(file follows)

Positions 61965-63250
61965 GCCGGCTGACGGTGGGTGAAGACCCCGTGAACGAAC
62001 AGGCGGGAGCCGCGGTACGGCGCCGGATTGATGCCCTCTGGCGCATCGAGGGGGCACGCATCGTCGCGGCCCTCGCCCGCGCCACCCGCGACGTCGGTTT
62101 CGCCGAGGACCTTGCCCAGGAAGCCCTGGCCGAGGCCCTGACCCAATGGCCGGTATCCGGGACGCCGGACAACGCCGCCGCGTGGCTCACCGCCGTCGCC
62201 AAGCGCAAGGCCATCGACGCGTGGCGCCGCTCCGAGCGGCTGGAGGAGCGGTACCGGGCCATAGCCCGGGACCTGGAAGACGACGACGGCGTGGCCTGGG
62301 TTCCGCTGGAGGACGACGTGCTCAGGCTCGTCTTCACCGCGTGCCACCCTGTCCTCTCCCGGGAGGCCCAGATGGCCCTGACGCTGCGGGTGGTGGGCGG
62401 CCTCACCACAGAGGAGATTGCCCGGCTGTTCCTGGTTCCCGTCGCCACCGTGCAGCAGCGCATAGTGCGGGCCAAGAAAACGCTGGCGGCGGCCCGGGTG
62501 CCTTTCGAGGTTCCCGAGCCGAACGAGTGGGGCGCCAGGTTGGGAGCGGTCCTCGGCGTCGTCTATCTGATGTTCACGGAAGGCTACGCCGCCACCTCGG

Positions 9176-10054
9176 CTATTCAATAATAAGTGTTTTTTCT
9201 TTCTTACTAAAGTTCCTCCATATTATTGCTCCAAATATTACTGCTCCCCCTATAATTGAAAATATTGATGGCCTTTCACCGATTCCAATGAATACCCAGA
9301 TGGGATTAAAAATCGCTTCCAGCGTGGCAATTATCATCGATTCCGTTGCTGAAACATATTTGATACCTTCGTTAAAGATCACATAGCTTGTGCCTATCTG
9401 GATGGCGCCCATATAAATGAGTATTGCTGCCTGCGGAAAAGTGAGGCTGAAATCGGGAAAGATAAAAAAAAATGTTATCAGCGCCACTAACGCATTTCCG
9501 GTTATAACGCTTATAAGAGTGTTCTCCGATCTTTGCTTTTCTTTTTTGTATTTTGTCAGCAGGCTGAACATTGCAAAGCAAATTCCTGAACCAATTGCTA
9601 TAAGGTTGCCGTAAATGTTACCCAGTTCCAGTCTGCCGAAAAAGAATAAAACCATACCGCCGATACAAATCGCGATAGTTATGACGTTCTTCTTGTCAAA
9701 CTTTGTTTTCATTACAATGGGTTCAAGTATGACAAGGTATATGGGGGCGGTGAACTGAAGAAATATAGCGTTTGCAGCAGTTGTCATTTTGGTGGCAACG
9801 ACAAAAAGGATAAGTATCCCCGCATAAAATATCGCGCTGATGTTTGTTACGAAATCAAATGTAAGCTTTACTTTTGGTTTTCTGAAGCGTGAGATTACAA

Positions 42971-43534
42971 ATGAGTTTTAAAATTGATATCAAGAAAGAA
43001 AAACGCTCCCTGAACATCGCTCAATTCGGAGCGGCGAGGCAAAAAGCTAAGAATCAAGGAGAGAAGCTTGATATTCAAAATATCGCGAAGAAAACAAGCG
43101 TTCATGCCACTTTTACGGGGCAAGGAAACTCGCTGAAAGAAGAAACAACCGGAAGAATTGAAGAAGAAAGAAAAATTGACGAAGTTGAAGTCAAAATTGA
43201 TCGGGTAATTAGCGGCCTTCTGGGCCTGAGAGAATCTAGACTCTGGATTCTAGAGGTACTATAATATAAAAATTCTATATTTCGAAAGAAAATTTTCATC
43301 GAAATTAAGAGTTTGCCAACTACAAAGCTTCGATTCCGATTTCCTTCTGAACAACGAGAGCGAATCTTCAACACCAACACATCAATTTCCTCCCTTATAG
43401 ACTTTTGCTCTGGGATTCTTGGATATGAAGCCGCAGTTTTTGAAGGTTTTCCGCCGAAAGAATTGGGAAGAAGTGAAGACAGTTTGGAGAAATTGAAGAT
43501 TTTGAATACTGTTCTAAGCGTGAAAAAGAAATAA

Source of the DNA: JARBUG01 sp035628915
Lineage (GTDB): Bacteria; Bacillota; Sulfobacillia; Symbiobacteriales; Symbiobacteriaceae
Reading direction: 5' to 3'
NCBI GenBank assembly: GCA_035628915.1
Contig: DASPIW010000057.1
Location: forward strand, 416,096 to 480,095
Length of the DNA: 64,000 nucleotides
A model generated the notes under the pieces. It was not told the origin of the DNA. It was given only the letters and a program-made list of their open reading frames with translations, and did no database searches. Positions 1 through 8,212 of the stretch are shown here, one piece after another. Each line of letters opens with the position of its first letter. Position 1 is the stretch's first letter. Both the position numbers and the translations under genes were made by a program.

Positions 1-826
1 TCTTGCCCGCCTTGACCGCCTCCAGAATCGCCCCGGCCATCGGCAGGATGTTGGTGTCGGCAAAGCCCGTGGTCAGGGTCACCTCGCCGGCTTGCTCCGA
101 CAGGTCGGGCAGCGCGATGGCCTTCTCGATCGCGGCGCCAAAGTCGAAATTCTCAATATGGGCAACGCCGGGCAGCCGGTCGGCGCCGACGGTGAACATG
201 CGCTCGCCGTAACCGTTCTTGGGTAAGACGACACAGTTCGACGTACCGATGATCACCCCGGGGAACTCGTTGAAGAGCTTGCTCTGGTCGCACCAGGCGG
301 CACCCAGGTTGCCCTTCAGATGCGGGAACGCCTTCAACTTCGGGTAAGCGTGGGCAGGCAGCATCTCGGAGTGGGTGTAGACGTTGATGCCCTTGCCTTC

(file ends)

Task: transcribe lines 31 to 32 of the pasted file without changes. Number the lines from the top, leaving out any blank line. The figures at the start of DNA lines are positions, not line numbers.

Location: forward strand, 416,096 to 480,095
Length of the DNA: 64,000 nucleotides